BUNGLE iN THE JUNGLE
Cutting his way through the dense, dark adventure forests Richard Price finds that the terror of the temple is only a cheap thrill.
IN THE steaming depths of some remote tropical rain-forest, Archie the Adventurer is on a desperate mission.
Daughter Jane, it seems, is at death's door, suffering from an unnamed incurable disease. Standard medicine offers no hope of a recovery.
This depressing news has persuaded Archie to don his backpack and shorts and brave the jungles in search of a newly-discovered temple. Rumour has it that a fabled elixir of health is secreted in the temple's innermost depths. Others have already tried to unravel the mystery of the temple but, ominously, have never been heard of again.
So off goes our Archie and, at the beginning of Temple Terror from Atlantis, finds himself sweltering in the blazing sun at the entrance to the rearing bulk of the crumbling edifice. The heart-rending plot conceals a game which is really a straightforward exploration of the temple.
There are only three locations outside the temple and you will quickly discover that the sacred spot has already suffered at the barbarian hands of football supporters - some enigmatic graffiti produce the unlikely message 'Northampton for the Cup'.
The temple is entered easily enough by way of a moveable rock and you will soon find a light source and the mouldering remains of the other unfortunate explorers. Amongst their effects are handy items, like matches. There's a scroll with a useful message and, lo and behold, the only room with a carpet has a trapdoor beneath it to take you further into the building. There's a fire that blocks your way and a vampire to chill your bones.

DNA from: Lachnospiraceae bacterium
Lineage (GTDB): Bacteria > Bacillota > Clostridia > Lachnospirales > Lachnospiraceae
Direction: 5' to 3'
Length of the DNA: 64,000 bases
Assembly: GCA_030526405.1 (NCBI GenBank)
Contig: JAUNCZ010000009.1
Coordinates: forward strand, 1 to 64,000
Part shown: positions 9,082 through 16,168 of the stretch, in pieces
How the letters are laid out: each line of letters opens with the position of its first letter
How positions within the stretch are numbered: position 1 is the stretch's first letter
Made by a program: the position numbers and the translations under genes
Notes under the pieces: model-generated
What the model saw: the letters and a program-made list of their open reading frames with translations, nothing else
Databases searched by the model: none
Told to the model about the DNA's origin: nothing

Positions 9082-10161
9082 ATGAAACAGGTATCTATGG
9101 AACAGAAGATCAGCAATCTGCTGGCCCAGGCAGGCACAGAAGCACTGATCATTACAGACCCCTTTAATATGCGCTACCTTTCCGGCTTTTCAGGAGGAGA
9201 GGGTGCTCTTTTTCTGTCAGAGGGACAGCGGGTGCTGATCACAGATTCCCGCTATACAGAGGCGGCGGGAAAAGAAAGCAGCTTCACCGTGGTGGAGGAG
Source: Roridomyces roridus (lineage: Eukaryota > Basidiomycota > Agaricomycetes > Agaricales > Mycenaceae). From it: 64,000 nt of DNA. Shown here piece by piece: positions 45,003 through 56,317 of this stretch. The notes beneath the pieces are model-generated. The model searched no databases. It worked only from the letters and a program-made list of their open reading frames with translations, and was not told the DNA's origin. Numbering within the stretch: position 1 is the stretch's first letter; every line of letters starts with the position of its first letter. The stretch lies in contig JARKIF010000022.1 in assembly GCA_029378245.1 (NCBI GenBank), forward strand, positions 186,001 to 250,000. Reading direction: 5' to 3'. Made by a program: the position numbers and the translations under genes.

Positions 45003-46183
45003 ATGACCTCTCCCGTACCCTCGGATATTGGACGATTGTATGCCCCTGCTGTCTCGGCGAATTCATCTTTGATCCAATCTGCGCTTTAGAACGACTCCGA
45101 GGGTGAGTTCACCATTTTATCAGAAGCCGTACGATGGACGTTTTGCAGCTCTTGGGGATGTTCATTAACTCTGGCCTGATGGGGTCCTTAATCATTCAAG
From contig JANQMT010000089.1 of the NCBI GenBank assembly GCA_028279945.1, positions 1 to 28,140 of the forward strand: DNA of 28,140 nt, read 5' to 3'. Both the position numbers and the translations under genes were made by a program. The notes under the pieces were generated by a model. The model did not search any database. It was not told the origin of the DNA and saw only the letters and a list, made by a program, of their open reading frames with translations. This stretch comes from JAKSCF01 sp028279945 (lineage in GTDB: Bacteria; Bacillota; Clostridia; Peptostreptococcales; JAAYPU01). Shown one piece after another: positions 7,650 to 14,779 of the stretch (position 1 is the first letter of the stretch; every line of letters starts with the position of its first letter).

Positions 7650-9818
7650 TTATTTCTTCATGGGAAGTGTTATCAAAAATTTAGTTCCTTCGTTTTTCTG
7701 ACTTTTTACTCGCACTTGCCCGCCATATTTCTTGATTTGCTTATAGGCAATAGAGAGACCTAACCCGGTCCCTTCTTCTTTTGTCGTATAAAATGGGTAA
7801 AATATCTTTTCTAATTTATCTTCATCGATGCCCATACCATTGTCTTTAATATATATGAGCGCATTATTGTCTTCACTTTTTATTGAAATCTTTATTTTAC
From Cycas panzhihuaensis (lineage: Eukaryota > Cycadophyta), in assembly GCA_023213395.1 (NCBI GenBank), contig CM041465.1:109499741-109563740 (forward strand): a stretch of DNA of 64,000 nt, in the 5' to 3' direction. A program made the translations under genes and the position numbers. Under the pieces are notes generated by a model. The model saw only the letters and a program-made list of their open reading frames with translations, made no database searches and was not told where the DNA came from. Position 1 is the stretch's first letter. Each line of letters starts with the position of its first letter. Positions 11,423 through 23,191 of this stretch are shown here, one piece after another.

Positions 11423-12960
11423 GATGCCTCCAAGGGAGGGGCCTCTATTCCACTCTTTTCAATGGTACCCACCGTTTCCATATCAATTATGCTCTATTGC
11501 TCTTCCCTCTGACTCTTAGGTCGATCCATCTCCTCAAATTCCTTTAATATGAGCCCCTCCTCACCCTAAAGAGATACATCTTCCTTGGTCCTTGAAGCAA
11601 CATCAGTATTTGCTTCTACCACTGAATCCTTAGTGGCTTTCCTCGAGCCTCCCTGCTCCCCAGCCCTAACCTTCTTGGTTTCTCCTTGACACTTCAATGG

After you've overcome your excitement you can then solve a monstrously simple code to enter the Elixir Room, indulge in a bit more jiggery-pokery to beat a forcefield and find a way out before the temple collapses.
Input is standard verb/noun and the action is text-only. There are the usual Save/Load facilities, a couple of abbreviations like T for Take and a reasonable response rate. There isn't really any need for much sophistication in the machinery as the game is so simple and direct. The descriptions are mainly two-liners.
The game is written entirely in Basic, and the action is very linear with one problem succeeding another in quick succession. The puzzles are not at all original and seem to own much to early Artic games - what would you do with a blanket when a fire blocks your way?
There are also not many locations, about 40 on my count. This does not make for a mind-bogglingly complex adventure if you're an experienced traveller through mysterious temples. On the other hand, if you're new to adventures and want to break yourself in gently and cheaply, the game is pleasant enough. Definitely for the novice, but the price bumps up the rating.